The Climate Change Challenge (UK, 2005) From the UK’s Carbon Trust, an outline of the evidence for, and implications of, human-induced climate change; 24 pp., color graphs and photos.  
  Climate Change 101 (PEW Center, 2006) A series of short PDF summaries from the Pew Centre on Global Climate Change - this is one of the most business-like resources online, with an emphasis on effective responses to the issue at international, national, state and business-enterprise levels.  
  Climate Change Evidence (WRI, 2005) A 2005 PDF summary of recent scientific evidence of accelerating climate change - some of it supporting the proposition that we may be moving towards dangerous “tipping points”. From the World Resources Institute, 16 pp., text only.  
  Overview of Dangerous Climate Change (2006) A paper by two Stanford University scientists, dealing with the definition, modelling and probabilistic estimation of “dangerous” climate change.  
  Earth’s Energy Imbalance (Hansen, 2005) Earth is now absorbing 0.85 ± 0.15 wtts per square meter more energy from the Sun than it is emitting to space, implying unavoidable additional global warming of about 0.6 degrees C, the likely acceleration of ice-sheet melting, and the need for anticipatory action to avoid more dramatic future change.  
  Climate Change Testimony (Hansen, 2008) Jim Hansen’s summary of our current understanding of climate change, given in testimony at the UK trial of the “Kingsnorth Six”.  


  NASA Climate Visualization Studio Climate-related images, data visualizations and video features from NASA’s Goddard Space Flight Center.  
  HEAT video (PBS, 120 min., 2008) From PBS, a fascinating feature first broadcast on the eve of the 2008 US presidential election. Presented from an American point of view, in nine segments (each with extensive background material), or as a single two-hour show; also available for purchase as a DVD.  
  Country CO2 Emissions Simulator This interactive map simulates population and CO2 emissions growth for countries around the world - real-time and cumulative since the start of your visit. Scary but instructive.  
  An Inconvenient Truth Al Gore’s 2006 movie, still arguably the most accessible introduction to the climate-change issue. Rent or purchase the DVD (from $20 at - then buy two more copies and send them to friends with an invitation to do the same!  
  Climate Change (Nat’l Geographic, 05:59)
Polar Bears At Risk (Nat’l Geographic, 05:59)
Warming 101 (Nat’l Geographic, 03:04)
Antarctic Ice (Nat’l Geographic, 02:32)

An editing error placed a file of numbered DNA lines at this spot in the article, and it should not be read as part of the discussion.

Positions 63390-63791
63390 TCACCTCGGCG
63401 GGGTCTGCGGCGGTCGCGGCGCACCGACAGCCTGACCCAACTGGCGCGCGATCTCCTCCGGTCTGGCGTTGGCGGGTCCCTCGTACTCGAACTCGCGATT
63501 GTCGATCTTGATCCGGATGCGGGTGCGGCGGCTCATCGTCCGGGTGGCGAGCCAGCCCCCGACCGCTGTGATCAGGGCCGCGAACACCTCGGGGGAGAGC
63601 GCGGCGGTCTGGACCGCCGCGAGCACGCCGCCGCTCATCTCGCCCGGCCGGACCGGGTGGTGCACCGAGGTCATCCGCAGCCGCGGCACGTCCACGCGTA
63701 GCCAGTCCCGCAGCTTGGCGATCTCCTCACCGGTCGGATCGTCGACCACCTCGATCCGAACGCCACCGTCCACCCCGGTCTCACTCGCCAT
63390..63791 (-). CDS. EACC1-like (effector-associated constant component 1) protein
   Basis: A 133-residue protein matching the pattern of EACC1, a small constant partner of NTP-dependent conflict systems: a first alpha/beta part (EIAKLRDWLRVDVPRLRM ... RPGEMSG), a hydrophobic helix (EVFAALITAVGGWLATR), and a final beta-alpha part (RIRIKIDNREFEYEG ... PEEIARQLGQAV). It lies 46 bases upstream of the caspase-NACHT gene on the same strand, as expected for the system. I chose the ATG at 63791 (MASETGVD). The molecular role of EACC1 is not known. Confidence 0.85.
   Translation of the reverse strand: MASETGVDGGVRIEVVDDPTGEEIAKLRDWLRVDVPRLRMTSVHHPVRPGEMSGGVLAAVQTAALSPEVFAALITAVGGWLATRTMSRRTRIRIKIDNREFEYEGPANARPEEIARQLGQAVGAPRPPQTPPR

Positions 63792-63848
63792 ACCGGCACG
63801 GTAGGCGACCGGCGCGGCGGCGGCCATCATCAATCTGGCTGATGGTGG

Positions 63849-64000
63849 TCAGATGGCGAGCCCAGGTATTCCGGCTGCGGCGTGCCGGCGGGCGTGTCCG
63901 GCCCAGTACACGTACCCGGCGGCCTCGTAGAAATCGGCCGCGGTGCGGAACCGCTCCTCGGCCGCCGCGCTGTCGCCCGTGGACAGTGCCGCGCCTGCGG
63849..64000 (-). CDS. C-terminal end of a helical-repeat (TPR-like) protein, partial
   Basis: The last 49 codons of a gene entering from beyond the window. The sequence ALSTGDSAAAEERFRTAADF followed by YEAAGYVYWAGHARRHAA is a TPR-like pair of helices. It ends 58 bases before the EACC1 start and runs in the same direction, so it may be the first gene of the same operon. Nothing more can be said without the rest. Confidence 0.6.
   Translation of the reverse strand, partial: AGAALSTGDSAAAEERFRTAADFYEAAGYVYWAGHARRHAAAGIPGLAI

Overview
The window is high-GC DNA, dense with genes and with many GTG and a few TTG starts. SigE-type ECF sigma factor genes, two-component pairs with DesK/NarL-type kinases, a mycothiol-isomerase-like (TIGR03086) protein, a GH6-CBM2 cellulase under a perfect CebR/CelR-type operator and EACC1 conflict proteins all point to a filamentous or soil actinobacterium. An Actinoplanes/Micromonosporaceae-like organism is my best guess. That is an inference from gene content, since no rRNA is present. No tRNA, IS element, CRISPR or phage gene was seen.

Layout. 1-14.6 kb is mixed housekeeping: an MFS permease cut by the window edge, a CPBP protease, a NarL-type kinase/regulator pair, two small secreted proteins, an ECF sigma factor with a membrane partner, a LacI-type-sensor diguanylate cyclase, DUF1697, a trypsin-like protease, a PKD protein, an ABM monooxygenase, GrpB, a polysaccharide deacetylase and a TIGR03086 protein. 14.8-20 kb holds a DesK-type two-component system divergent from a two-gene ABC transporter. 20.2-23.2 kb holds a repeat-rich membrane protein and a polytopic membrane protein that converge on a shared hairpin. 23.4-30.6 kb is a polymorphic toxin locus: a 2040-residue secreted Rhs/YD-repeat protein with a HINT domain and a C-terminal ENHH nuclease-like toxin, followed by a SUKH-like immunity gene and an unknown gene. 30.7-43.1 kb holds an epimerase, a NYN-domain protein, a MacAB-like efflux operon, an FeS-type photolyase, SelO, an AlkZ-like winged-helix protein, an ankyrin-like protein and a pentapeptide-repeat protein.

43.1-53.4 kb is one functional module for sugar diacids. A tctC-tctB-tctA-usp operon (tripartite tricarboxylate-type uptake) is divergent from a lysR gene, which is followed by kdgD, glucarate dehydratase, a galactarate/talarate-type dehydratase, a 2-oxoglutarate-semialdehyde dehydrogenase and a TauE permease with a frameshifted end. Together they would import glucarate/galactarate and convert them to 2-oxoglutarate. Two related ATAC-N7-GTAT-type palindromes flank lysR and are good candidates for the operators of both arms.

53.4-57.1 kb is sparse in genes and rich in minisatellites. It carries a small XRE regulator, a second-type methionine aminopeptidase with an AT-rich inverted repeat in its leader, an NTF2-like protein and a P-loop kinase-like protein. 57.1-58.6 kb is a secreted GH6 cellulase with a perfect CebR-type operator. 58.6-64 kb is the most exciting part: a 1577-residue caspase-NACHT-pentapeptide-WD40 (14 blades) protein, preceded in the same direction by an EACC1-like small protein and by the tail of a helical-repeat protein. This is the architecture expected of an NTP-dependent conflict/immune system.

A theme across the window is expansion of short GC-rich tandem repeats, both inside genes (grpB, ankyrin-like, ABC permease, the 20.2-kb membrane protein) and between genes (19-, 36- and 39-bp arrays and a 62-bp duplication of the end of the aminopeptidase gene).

Several short video clips from the National Geographic web-site.  

Statistics and Fact-Checking
  Is some radio talk-show guest claiming that world-wide temperatures are dropping? Check GISSTEMP. Insisting that arctic sea-ice has recovered? Look to NSIDC. That glaciers are growing, not receding? See WGMS. You can also use Google or web-sites like Science Daily or Wikipediato track down source materials by study author, title or institution.

  Global Carbon Budget An annual review of global and regional trends in atmospheric CO2 concentration, emissions from land use change and fossil-fuels, the carbon intensity of the global economy, and CO2 removal draw-down by natural sinks.  
  International Energy Statistics Easy-to-use interactive access to data on fuel exports/imports, use and prices; CO2 emissions; carbon intensity and more - searchable by single or multiple countries or regions.  
  Carbon Dioxide Information Analysis Center The climate-change data and analysis center of the US Dept. of Energy, with stats on the carbon cycle, climate variables, oceanic trace gases, solar/atmospheric radiation, fossil-fuel emissions, atmospheric trace gases, and more.  
  UNFCCC GHG Data Interface GHG profiles and time series as well as population and economic statistics for signatories and non-signatories to Kyoto, from the UN Framework Convention on Climate Change.  
  GISS Surface Temperature Analysis (GISTEMP) Up-to-date data on global temperatures, presented in the context of climate change, is just a small part of the mandate of NASA’s Goddard Institute for Space Studies, currently headed by Dr. James Hansen.  
  National Snow and Ice Data Center (NSIDC) Much more than your best source for news on Arctic sea ice; check the Education Center and State of the Cryosphere pages for a view of the full range of resources available.  
  World Glacier Monitoring Service (WGMS) Based in Zurich, Switzerland, the WGMS collects standardized observations on changes in mass, area, volume and length of glaciers around the world.  

Basic References
  The following links provide more depth on both the science and the history of the science, as well as comprehensive statistics on major climate indicators. The single most comprehensive reference document comes from the IPCC, which was set up by the UN to periodically review relevant research from around the world and draw consensus conclusions as a guide to policy makers.

  Real Climate index The best of the best: a thematically-organized list of the best writing on the Real Climate web-site, which is run by active climatologists.  
  IPCC Physical Science FAQs (AR4, 2007)
Copenhagen Synthesis Report, 2009
Science Compendium, 2009
Well-written summaries of the basic science, from the IPCC’s 2007 Fourth Assessment Report (the world’s most comprehensive peer-reviewed review of climate research); plus two summaries of more recent work, one drawn from a symposium of the International Alliance of Research Universities, the other from the United Nations Environment Programme.  
  The Discovery of Global Warming A uniquely readable and very comprehensive overview written by Harvard science historian Spencer Weart, consisting of a series of interwoven essays on climate science, history, politics and current events, and providing a variety of ways to navigate to the precise information you seek. Well done.  
  Global Climate Change (UK) An advanced and somewhat technical treatment, covering the climate system, causes of climate change, the empirical study of climate, climate modelling, paleoclimates and current challenges.